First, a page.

Step-up therapy for children with uncontrolled asthma receiving inhaled corticosteroids

Robert F. Lemanske, David T. Mauger, Christine A. Sorkness, Daniel J. Jackson, Susan J. Boehmer, Fernando D. Martinez, Robert C. Strunk, Stanley J. Szefler, Robert S. Zeiger, Leonard B. Bacharier, Ronina A. Covar, Theresa W. Guilbert, Gary Larsen, Wayne J. Morgan, Mark H. Moss, Joseph D. Spahn, Lynn M. Taussig

Research output: Contribution to journalArticle

321 Scopus citations

Abstract

BACKGROUND: For children who have uncontrolled asthma despite the use of low-dose inhaled corticosteroids (ICS), evidence to guide step-up therapy is lacking. METHODS: We randomly assigned 182 children (6 to 17 years of age), who had uncontrolled asthma while receiving 100 μg of fluticasone twice daily, to receive each of three blinded step-up therapies in random order for 16 weeks: 250 μg of fluticasone twice daily (ICS step-up), 100 μg of fluticasone plus 50 μg of a long-acting beta-agonist twice daily (LABA step-up), or 100 μg of fluticasone twice daily plus 5 or 10 mg of a leukotriene-receptor antagonist daily (LTRA step-up). We used a triple-cross-over design and a composite of three outcomes (exacerbations, asthma-control days, and the forced expiratory volume in 1 second) to determine whether the frequency of a differential response to the step-up regimens was more than 25%. RESULTS: A differential response occurred in 161 of 165 patients who were evaluated (P<0.001). The response to LABA step-up therapy was most likely to be the best response, as compared with responses to LTRA step-up (relative probability, 1.6; 95% confidence interval [CI], 1.1 to 2.3; P = 0.004) and ICS step-up (relative probability, 1.7; 95% CI, 1.2 to 2.4; P = 0.002). Higher scores on the Asthma Control Test before randomization (indicating better control at baseline) predicted a better response to LABA step-up (P = 0.009). White race predicted a better response to LABA step-up, whereas black patients were least likely to have a best response to LTRA step-up (P = 0.005). CONCLUSIONS: Nearly all the children had a differential response to each step-up therapy. LABA step-up was significantly more likely to provide the best response than either ICS or LTRA step-up. However, many children had a best response to ICS or LTRA step-up therapy, highlighting the need to regularly monitor and appropriately adjust each child's asthma therapy.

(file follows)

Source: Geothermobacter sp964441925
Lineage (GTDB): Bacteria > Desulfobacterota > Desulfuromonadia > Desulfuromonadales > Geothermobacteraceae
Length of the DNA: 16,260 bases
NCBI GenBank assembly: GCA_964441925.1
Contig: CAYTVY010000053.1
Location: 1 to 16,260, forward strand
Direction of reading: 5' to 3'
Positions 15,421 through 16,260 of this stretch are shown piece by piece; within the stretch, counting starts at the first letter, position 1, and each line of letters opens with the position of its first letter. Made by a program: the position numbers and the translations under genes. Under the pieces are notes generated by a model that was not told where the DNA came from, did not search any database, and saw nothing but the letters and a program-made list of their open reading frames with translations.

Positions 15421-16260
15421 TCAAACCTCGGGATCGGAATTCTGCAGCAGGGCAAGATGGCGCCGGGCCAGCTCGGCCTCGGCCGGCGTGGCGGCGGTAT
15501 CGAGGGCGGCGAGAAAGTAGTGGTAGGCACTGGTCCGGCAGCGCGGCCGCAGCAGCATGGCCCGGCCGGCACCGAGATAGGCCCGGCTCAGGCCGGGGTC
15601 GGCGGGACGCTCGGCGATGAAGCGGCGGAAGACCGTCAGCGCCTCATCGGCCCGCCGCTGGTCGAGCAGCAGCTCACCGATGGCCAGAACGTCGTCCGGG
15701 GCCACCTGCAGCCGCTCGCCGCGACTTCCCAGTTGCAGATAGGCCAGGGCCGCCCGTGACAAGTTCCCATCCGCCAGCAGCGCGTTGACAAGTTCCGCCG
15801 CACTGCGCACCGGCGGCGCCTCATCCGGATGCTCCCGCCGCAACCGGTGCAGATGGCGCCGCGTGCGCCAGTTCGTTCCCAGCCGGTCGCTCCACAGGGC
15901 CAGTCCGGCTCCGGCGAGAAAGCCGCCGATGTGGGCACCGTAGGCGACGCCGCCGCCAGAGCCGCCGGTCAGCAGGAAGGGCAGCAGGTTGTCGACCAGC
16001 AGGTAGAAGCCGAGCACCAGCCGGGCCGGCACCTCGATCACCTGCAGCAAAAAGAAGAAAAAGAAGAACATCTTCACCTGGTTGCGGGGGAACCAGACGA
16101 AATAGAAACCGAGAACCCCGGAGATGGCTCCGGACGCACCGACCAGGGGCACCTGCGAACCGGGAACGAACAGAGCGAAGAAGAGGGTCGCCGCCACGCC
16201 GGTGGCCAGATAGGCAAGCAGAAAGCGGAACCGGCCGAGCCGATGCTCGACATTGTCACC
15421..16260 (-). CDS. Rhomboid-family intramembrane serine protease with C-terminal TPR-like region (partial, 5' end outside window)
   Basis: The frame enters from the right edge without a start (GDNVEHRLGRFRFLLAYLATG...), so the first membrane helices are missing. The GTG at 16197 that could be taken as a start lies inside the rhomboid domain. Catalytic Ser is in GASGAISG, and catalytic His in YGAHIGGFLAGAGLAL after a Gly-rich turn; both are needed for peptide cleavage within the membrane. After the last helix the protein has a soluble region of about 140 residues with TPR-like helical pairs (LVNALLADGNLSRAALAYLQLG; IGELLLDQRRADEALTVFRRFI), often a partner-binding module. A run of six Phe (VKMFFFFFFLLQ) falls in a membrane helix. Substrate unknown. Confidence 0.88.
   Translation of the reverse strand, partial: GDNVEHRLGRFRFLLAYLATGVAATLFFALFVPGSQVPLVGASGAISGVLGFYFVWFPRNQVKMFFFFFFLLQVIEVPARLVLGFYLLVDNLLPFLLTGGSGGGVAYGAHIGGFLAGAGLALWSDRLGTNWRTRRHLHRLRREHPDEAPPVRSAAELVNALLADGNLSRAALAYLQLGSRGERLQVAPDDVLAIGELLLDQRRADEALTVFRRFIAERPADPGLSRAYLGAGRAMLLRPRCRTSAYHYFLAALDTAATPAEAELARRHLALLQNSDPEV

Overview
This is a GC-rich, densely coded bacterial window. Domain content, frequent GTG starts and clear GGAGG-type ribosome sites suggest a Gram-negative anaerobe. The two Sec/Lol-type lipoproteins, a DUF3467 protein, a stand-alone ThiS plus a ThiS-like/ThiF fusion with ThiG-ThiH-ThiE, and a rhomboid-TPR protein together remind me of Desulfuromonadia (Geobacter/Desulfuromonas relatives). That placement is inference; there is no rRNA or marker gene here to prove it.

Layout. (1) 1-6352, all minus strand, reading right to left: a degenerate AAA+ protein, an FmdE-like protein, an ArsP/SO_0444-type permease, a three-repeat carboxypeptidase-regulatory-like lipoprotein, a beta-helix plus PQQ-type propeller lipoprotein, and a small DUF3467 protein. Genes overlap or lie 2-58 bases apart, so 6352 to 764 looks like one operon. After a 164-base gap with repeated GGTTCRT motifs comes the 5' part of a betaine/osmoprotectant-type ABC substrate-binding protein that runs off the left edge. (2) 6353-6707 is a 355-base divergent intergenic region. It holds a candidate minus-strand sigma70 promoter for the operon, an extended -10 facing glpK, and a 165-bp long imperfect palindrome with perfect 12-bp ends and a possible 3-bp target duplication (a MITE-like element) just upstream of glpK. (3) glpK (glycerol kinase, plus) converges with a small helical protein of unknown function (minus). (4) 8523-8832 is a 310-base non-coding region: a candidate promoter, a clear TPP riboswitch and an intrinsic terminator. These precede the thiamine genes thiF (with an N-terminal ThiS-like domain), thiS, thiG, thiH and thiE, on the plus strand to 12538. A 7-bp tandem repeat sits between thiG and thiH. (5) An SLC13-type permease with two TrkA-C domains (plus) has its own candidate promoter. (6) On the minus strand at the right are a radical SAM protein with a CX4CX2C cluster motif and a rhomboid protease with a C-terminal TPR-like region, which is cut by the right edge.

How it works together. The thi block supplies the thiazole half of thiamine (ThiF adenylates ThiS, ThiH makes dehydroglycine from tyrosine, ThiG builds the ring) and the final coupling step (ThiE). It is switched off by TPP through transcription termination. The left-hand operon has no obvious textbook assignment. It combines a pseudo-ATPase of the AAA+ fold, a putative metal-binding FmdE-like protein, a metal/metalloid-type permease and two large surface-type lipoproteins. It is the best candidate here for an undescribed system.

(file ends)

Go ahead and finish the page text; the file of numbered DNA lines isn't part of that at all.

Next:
Original languageEnglish (US)
Pages (from-to)975-985
Number of pages11
JournalNew England Journal of Medicine
Volume362
Issue number11
DOIs
StatePublished - Mar 18 2010

All Science Journal Classification (ASJC) codes

  • Medicine(all)

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    Lemanske, R. F., Mauger, D. T., Sorkness, C. A., Jackson, D. J., Boehmer, S. J., Martinez, F. D., Strunk, R. C., Szefler, S. J., Zeiger, R. S., Bacharier, L. B., Covar, R. A., Guilbert, T. W., Larsen, G., Morgan, W. J., Moss, M. H., Spahn, J. D., & Taussig, L. M. (2010). Step-up therapy for children with uncontrolled asthma receiving inhaled corticosteroids. New England Journal of Medicine, 362(11), 975-985. https://doi.org/10.1056/NEJMoa1001278